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94506 : Real Estate Advice

  • All17
  • Local Info0
  • Home Buying8
  • Home Selling3
  • Market Conditions1

Activity 16
Tue Nov 22, 2016
answered:
I would be more than happy to help you with your home purchase. Sounds like they are having an issue with your Restricted Stock. If you are buying a primary residence, you do not need any assets or reserves so that should not matter.

Alex Greer
Loan Officer
408-352-5147
NMLS #1056079
http://www.TheMortgageOutlet.com
... more
0 votes 1 answer Share Flag
Thu Nov 19, 2015
answered:
Shortpitch99: Is there any way to get that credit score up?
If you are carrying any of your credit card balances at over 60% this could be your challenge.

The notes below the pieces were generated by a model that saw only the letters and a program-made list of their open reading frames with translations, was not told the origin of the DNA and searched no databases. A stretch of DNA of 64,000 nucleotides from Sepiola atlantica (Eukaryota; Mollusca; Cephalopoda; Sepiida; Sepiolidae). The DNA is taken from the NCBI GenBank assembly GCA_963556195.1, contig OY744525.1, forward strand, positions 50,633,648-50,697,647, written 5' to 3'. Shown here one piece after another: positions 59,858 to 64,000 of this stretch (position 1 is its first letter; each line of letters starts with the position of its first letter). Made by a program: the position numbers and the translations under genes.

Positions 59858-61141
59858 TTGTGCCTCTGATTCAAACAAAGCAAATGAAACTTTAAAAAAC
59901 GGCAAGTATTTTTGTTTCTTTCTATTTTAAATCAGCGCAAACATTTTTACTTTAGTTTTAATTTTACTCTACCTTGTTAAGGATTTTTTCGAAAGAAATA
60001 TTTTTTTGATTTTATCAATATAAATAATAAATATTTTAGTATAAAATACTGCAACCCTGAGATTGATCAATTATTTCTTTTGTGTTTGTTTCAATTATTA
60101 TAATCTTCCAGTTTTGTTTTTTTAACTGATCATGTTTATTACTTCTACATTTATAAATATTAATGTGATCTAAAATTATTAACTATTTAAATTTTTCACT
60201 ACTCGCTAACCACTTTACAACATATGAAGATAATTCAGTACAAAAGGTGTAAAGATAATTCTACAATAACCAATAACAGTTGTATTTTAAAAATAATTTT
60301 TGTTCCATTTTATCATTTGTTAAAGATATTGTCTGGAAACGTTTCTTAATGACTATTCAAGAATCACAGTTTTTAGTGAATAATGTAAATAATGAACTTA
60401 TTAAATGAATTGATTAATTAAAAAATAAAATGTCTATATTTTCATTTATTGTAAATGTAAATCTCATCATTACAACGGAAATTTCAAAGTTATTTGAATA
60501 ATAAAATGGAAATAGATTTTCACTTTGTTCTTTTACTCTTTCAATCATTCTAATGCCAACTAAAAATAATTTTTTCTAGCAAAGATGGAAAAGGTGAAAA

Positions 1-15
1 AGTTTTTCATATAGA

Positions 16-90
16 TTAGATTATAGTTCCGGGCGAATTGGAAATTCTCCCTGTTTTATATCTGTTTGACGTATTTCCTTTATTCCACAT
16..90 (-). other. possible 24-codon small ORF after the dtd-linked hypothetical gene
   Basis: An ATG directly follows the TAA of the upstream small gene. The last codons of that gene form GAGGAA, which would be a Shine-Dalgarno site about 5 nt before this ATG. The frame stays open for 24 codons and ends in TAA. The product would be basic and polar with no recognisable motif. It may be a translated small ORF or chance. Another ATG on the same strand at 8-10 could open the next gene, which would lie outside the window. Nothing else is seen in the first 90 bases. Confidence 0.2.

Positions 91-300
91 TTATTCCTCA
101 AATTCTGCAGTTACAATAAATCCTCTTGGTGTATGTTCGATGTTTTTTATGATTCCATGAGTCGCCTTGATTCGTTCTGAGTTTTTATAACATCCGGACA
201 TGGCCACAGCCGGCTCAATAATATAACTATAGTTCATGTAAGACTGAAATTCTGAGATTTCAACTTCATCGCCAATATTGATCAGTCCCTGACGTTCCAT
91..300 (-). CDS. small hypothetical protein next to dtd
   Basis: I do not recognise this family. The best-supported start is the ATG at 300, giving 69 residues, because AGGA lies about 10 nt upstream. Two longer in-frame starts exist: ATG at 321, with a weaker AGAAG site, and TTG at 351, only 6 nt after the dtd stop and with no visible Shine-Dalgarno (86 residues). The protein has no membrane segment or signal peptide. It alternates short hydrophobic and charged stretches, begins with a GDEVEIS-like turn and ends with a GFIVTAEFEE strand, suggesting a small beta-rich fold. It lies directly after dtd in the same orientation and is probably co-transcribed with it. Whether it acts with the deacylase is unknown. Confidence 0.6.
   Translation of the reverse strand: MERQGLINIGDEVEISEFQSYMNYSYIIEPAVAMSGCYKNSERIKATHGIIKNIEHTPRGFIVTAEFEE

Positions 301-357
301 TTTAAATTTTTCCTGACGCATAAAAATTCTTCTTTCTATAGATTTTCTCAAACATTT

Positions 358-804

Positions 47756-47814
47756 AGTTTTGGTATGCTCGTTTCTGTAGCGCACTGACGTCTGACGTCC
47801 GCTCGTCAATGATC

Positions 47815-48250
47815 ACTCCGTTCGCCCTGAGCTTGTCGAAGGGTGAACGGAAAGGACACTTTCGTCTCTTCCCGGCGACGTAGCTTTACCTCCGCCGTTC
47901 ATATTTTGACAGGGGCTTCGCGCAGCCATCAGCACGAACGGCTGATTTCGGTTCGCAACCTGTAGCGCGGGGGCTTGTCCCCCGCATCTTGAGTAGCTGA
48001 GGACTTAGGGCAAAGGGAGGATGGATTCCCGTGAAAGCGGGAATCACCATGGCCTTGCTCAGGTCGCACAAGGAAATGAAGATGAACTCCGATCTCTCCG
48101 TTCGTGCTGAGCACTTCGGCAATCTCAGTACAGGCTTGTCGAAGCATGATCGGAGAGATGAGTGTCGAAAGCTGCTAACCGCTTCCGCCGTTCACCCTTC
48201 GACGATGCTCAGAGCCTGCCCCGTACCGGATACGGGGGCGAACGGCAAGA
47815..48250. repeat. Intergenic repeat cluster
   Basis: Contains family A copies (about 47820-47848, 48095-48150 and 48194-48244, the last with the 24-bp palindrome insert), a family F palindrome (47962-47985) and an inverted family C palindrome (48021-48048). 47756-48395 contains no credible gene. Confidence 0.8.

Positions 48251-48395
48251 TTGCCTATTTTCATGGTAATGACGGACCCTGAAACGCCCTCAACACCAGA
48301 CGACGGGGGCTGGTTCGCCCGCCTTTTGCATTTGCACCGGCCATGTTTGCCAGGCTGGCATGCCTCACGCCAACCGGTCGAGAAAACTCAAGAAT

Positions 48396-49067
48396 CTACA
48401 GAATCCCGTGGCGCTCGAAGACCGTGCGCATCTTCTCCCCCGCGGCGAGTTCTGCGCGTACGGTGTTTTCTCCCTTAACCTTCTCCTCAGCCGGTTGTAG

Feel free to discuss with me Claudia@divmg.com ... more
0 votes 4 answers Share Flag
Thu Jan 8, 2015
Paige answered:
we are building currently in alamo and land costs aside, we are building for about $350 sf. we are also building just shy of 4700sf with a 320 sf outdoor living space. we are using branagh builders and they have been fantastic. for us, the building part has been easy. getting through the approval process, however, took the better part of a year. ... more
0 votes 3 answers Share Flag
Sun Sep 22, 2013
Doug Buenz & The 680 Group answered:
Timing real estate markets is tricky business. When someone asks "Should I sell now, or wait until the Spring?", the answer is always "it depends". It depends on the economy, interest rates, consumer confidence, inventory levels, demand for housing, potential changes to tax law, war in the middle east, etc etc etc. I don't see interest rates changing dramatically given the weakness in the job market. We may see a surge in inventory in the Spring, or a drop off in demand if consumer confidence erodes, or we could see the market take off if the economy starts improving rapidly.